Thus, if there are N particles in the universe, a computer that can compute the dynamics for all the particles in a single universe would have to span N universes with N particles each. Of course, each of these universes requires N more universes to compute its own state, in order to compute the dynamical states of the original universe. This quickly explodes into infinite universes required to compute the states of a single universe!
We can conclude that this can never be the right solution—i.e. the mechanical laws and the computational scheme that computes these laws cannot be two separate mechanisms. Rather, the natural law has to be the machine which computes itself, without the need for a computer. Every object in the universe, therefore, has to be described as a selfcomputing machine—i.e. that which computes itself.
The Dream of Perpetual Motion Machines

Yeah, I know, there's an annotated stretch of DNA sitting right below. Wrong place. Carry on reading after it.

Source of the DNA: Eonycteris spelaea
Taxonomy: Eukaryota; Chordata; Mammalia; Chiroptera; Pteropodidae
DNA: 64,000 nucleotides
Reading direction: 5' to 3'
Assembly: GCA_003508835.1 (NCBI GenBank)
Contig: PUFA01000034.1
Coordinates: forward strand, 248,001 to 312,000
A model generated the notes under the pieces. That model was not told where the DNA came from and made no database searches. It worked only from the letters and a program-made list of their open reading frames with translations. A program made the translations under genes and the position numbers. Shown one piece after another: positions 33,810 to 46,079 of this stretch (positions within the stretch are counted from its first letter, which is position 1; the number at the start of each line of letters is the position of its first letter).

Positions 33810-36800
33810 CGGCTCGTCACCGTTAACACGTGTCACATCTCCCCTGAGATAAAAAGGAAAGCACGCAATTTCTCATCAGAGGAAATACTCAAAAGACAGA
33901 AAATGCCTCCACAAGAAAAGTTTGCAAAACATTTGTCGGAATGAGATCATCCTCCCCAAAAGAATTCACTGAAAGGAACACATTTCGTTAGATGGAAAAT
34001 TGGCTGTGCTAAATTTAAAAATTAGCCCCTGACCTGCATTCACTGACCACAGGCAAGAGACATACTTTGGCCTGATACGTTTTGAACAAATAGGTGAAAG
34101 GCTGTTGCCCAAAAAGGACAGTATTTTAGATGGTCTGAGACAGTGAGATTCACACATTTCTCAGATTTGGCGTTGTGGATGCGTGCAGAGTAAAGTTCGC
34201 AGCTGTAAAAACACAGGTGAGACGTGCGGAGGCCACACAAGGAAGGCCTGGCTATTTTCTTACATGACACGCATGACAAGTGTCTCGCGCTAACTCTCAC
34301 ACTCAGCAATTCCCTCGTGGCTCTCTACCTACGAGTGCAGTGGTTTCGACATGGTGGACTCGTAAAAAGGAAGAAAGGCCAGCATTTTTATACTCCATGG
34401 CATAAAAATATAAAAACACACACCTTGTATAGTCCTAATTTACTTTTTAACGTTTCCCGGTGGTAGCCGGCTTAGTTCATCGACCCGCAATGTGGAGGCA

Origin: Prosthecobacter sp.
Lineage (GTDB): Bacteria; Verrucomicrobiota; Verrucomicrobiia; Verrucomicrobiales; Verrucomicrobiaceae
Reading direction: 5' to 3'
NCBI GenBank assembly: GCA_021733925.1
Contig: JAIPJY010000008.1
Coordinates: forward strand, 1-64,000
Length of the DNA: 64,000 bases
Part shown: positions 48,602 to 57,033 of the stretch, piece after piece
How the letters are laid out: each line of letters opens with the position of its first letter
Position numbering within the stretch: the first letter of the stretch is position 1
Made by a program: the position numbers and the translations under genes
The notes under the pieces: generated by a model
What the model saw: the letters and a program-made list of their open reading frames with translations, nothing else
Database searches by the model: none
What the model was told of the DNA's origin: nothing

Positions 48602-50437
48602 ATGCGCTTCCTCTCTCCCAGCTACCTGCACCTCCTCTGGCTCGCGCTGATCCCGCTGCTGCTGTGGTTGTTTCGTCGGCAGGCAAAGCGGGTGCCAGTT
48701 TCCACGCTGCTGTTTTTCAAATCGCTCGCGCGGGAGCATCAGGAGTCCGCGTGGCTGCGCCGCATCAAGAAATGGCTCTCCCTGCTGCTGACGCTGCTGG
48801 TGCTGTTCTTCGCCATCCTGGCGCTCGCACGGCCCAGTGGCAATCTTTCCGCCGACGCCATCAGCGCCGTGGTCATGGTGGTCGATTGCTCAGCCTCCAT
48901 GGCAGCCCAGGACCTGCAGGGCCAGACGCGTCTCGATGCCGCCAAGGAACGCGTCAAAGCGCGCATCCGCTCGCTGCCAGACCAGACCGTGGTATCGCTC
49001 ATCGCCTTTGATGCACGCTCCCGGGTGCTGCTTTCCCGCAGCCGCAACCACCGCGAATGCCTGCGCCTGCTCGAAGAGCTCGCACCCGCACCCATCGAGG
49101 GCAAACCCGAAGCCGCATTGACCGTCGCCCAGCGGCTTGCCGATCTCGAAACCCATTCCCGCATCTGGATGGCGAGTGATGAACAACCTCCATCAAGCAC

Any selfcomputation, however, leads to a problem of infinite recursion making the computation impossible. A selfcomputing machine is a perpetual motion machine. We can imagine that such a machine is comprised of two parts that compute each other. The two parts of such a computer are analogous to M. C. Escher’s sketch of two hands drawing each other. In computing theory, such a problem is called selfrecursion and in layman’s terms, it is the chicken and egg problem. For the first hand to draw the second hand, the first hand must be fully functional because just a part of the hand cannot function as a hand. But, the first hand can only be fully functional if the second has completed its task of drawing out the first hand. In other words, the first hand can work only if the second hand has finished its job. But the secondhand doesn’t exist unless the first hand has finished its job. Both hands are therefore deadlocked. This deadlock means that the time to draw the hands is infinite.